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These days, a walk down a sandy beach reveals women of all ages and sizes in all sorts of swimwear – from modest one piece swimsuits to teeny tiny bikinis. And while you’re probably not surprised to see the revealing designs, those scandalous swimsuits would have caused an outrage in the early 1900s. In fact, the two piece swimsuit didn’t even take hold of the fashion world until the 1940s.
In the 1930s, a few confident women in Europe began wearing modest two-piece bathing suits. Typically, these suits consisted of a halter top with high-waisted shorts. Only a small portion of the stomach was revealed and the navel always remained hidden. Soon after, those modest two piece swimsuits made their way to the U.S. as manufacturers attempted to save fabric during World War II. Once the war was over, two French designers went head-to-head in an attempt to develop the world’s first revealing two piece swimsuit. Although designer Jacques Helm’s “Atom” swimsuit was smaller than traditional swimsuits, it didn’t stand a chance next to designer Louis Reard’s design.
During Reard’s development of the scant swimsuit, the U.S. perfromed nuclear testing off the shores of Bikini Atoll in the Pacific Ocean. Inspired by the powerful nuclear bangs -- and confident that his creation would also create a “bang” in the fashion world -- Reard named his two piece swimsuit the “bikini.” Made from just 30 inches of fabric, the bikini consisted of a bra top and two triangles of cloth connected by a string. The design was so scandalous that Reard was unable to find a professional model willing to wear the bikini. So, he had to look elsewhere to find a bikini model. On July 5, 1946, Parisian showgirl and exotic dancer Micheline Bernardini modeled the tiny two piece bikini at the popular Piscine Molitor swimming pool in Paris. Shortly after the bikini’s debut, Reard received about 50,000 fan letters -- from men and women alike.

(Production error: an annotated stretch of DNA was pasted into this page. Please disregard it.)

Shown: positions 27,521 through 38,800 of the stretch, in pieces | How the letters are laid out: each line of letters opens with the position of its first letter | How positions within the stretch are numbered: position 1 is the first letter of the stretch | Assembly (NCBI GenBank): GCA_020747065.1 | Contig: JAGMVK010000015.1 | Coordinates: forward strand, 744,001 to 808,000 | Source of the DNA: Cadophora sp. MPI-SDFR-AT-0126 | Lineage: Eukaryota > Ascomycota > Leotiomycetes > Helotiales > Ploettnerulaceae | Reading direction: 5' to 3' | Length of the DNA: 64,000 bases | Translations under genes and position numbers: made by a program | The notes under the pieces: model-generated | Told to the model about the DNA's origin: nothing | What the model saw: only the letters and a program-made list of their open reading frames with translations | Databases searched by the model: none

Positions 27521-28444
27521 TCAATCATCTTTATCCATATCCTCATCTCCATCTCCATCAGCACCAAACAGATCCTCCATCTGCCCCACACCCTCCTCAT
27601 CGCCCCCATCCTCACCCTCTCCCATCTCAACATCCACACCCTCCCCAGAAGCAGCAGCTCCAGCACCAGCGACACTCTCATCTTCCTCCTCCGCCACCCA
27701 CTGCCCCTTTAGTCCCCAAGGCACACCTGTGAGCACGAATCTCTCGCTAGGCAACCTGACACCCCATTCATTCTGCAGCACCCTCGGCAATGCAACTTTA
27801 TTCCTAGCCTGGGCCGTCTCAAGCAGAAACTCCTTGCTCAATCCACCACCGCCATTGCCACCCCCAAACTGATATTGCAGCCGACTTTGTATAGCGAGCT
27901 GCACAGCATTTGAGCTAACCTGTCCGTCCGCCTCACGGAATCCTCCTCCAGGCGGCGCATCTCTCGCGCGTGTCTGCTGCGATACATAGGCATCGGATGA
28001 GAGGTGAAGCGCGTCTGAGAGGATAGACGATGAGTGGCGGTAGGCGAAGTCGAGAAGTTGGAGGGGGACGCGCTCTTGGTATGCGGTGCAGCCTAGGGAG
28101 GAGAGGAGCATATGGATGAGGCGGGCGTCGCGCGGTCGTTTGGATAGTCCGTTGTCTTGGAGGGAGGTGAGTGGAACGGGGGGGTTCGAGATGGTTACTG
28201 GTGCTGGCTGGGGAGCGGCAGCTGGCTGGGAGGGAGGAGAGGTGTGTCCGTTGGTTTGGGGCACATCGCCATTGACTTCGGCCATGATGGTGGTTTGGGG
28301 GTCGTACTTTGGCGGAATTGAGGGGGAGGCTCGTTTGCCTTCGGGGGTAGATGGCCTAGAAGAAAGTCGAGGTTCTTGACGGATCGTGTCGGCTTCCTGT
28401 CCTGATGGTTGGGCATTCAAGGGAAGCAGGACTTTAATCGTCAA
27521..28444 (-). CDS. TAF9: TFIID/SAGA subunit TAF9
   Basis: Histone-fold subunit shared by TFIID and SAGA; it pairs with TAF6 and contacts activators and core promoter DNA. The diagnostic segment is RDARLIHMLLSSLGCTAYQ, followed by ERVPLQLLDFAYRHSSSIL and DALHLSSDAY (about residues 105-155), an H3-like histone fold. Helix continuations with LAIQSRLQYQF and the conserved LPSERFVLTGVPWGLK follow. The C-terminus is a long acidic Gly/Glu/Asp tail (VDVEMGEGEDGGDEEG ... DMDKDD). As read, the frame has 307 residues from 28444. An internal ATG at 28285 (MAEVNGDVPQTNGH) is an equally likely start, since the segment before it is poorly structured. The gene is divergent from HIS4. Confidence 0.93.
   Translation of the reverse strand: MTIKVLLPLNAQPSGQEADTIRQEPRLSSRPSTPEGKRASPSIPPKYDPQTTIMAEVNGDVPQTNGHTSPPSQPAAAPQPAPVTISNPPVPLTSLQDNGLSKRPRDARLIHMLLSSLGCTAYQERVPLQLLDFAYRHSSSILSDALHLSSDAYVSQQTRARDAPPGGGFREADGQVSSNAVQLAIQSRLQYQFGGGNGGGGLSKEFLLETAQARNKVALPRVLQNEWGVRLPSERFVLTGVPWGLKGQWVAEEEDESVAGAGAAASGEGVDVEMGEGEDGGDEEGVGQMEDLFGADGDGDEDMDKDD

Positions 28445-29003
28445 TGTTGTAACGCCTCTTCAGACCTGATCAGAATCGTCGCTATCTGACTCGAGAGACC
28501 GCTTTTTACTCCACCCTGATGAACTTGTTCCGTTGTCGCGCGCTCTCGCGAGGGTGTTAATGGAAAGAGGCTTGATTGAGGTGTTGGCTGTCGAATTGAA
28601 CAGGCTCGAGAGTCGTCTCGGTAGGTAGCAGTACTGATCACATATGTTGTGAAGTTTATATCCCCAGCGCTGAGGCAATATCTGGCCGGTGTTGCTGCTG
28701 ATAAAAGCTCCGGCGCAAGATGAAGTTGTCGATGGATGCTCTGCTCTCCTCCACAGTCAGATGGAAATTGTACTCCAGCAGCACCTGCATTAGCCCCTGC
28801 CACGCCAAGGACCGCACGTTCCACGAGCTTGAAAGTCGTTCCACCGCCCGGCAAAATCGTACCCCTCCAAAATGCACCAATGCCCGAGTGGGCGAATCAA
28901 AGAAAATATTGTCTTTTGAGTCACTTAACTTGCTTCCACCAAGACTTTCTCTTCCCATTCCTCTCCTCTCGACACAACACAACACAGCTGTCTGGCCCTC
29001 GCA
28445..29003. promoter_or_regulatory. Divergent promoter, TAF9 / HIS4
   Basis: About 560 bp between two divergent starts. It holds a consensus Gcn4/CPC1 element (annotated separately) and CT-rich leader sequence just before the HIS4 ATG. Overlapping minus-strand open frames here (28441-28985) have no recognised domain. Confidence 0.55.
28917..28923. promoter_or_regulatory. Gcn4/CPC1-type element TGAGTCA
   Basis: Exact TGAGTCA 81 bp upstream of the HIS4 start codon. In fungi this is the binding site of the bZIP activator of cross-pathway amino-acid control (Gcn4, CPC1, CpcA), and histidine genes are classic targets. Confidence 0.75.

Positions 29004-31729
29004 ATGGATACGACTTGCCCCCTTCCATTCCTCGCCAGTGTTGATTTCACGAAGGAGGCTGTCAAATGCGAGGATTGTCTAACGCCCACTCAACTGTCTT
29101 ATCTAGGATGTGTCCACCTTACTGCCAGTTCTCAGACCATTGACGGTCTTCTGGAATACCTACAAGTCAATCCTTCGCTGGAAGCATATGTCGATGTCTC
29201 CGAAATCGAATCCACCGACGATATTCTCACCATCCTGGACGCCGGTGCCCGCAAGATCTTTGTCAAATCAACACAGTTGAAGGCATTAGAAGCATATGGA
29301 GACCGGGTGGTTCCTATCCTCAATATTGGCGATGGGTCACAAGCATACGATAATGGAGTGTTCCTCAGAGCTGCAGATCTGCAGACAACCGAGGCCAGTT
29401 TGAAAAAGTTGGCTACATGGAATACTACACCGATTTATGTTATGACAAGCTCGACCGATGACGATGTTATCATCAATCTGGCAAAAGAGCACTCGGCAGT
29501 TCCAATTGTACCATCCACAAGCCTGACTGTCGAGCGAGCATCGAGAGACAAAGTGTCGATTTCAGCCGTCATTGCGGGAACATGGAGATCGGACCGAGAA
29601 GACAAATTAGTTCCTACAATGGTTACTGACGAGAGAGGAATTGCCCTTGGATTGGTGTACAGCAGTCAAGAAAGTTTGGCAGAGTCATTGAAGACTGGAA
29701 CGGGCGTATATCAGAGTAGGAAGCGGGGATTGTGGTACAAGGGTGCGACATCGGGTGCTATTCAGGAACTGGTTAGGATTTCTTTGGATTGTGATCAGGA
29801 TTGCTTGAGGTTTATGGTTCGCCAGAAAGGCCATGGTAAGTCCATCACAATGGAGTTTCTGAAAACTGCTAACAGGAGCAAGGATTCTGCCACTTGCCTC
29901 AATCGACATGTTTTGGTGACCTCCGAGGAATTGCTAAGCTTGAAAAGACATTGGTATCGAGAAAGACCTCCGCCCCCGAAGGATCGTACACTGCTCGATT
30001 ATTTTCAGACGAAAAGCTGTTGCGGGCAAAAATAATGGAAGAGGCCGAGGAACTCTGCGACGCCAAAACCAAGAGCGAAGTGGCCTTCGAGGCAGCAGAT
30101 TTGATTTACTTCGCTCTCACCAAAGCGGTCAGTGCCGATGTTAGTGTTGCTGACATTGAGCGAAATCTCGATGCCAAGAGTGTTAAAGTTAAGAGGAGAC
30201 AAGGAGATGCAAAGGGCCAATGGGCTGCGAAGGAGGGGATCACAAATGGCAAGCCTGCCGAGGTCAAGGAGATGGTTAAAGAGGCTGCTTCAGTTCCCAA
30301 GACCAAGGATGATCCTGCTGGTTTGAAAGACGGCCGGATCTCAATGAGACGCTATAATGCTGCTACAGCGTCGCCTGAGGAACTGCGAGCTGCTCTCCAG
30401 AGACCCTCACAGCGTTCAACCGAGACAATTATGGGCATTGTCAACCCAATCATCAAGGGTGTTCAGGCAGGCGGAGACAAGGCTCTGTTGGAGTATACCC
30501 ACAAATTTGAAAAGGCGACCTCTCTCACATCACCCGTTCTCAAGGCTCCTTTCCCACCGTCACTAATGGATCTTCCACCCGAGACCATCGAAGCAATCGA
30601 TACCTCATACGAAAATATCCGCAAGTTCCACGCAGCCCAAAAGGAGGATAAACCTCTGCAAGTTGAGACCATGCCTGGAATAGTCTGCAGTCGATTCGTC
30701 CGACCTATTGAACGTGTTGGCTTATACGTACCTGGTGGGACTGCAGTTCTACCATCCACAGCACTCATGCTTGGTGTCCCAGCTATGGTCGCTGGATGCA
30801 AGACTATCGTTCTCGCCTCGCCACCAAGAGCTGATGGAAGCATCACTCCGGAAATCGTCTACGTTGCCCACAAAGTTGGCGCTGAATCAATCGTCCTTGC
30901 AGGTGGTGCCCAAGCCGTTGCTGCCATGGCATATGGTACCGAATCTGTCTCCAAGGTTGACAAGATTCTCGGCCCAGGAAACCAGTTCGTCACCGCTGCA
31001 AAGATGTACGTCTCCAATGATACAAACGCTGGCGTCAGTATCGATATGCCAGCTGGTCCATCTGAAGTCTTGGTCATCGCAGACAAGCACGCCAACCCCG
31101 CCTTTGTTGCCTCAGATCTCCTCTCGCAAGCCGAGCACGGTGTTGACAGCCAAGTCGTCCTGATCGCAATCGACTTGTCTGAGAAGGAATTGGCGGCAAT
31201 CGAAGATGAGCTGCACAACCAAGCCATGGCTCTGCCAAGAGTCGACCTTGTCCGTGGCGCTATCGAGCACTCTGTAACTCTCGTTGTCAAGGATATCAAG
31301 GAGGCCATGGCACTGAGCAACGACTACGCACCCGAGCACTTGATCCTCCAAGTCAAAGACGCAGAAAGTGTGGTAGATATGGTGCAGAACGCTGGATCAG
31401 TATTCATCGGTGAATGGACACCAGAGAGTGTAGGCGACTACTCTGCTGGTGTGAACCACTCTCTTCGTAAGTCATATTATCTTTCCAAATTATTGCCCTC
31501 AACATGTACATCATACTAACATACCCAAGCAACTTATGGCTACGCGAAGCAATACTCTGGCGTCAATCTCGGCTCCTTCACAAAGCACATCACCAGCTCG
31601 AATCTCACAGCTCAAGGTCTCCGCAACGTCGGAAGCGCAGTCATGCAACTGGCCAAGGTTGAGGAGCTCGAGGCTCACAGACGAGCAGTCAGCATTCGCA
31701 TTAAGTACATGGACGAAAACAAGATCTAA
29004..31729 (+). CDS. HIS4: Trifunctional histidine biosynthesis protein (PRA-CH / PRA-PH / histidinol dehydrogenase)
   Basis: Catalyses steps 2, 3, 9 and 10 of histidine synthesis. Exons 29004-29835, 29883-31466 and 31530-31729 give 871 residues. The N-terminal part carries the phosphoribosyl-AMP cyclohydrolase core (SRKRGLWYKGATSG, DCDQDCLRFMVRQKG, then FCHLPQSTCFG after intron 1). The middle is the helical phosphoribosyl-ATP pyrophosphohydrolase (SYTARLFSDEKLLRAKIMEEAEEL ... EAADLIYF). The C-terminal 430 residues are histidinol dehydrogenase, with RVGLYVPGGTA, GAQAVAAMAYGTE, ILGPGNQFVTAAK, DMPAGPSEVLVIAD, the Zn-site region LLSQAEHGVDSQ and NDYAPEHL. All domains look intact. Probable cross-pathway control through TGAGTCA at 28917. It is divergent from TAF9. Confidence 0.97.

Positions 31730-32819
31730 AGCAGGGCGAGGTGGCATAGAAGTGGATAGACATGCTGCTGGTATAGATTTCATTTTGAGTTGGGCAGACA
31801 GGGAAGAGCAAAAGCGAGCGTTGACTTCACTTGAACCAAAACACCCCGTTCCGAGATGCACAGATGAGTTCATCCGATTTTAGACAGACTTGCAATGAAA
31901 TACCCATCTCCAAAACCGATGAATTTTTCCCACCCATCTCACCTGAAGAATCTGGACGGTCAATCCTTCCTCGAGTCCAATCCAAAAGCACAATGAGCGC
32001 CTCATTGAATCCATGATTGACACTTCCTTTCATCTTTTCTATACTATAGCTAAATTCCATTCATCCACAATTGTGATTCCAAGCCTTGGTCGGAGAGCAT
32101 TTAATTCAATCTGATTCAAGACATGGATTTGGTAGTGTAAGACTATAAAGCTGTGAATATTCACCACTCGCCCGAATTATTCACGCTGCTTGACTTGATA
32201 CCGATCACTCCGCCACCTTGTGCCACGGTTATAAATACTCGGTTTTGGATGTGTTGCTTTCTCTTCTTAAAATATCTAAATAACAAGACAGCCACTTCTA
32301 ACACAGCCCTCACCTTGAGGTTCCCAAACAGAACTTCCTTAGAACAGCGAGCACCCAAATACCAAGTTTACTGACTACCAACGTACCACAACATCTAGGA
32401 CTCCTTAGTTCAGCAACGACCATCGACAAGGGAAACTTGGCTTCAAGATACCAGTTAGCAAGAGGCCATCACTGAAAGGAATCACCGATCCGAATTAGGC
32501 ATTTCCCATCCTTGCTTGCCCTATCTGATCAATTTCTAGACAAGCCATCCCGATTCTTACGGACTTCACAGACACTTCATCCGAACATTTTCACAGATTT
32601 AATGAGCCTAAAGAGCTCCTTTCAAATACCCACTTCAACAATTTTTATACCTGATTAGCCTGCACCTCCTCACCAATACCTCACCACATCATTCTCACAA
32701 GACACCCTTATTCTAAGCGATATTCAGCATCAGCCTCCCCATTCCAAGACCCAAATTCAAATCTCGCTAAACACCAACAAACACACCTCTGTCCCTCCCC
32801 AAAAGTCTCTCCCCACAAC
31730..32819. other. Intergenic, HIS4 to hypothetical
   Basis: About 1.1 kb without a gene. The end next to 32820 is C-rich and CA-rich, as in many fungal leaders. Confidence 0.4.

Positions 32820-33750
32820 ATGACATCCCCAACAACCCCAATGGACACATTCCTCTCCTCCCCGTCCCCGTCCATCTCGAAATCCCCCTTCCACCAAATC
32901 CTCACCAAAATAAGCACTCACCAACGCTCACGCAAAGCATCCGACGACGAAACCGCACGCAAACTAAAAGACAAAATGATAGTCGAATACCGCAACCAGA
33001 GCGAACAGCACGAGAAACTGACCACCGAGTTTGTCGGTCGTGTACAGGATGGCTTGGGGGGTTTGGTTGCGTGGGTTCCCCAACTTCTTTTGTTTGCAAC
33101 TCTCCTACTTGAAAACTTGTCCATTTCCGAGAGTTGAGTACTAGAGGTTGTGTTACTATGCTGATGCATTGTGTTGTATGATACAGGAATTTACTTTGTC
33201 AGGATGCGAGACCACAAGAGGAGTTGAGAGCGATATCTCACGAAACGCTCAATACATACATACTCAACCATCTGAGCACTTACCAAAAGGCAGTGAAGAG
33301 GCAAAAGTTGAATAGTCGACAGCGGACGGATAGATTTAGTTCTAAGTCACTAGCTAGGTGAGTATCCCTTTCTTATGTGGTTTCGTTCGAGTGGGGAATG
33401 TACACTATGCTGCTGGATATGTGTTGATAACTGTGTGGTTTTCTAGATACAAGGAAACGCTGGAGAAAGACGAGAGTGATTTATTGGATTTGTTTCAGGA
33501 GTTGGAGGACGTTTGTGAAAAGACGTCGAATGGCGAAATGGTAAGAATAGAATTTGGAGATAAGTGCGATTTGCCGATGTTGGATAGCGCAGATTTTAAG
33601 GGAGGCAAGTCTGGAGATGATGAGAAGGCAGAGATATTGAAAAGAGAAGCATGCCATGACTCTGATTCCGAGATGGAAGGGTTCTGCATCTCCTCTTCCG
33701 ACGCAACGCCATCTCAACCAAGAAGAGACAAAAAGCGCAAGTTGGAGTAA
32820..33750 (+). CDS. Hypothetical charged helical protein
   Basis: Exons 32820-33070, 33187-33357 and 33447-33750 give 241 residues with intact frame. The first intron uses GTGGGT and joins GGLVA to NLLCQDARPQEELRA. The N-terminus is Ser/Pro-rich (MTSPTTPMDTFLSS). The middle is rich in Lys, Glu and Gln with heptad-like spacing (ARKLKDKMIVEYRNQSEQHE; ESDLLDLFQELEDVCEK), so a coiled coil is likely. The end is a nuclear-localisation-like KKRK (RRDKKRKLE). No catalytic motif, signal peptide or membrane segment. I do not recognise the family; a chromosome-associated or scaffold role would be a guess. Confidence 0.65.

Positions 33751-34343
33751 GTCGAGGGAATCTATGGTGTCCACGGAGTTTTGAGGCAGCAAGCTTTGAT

Decades of Change
The bikini quickly made an impact along the Mediterranean coast, where young women confidently wore the new designs. At first, bikinis were prohibited from public beaches in Spain and Italy. However, the prohibition was reversed within a few years and the bikini was seen regularly on European beaches by the mid-1950s. The more modest Americans resisted the revealing design for more than a decade. But in the early 1960s, the song “Itsy Bitsy Teenie Weenie Yellow Polka-Dot Bikni” by pop singer Brian Hyland and the beach-based movies by Annette Funicello and Frankie Avalon brought new light to the scanty design -- and the bikini’s popularity soared. In 1964, popular magazine “Sports Illustrated” published its first swimsuit issue -- with a bikini on the cover.
In the mid-1960s, fashion designer took the bikini design one step farther -- and created the monokini. The topless design revealed a woman’s breasts and featured bikini shorts held up by suspenders. However, the monokini’s popularity never really took hold. Further design developments have changed the overall look of the bikini. Some women prefer a thong bikini bottom, which reveals the buttocks. Thong bottoms typically have a small strip of material that extends from the waistband and is worn between the buttocks. An even more revealing design, the G-string bikini bottom features only a small string between the buttocks. For more modest fashionistas, the bikini has also seen a development in the other direction. The tankini features traditional bikini bottoms with a tanktop-like bathing top that covers more of the back and stomach.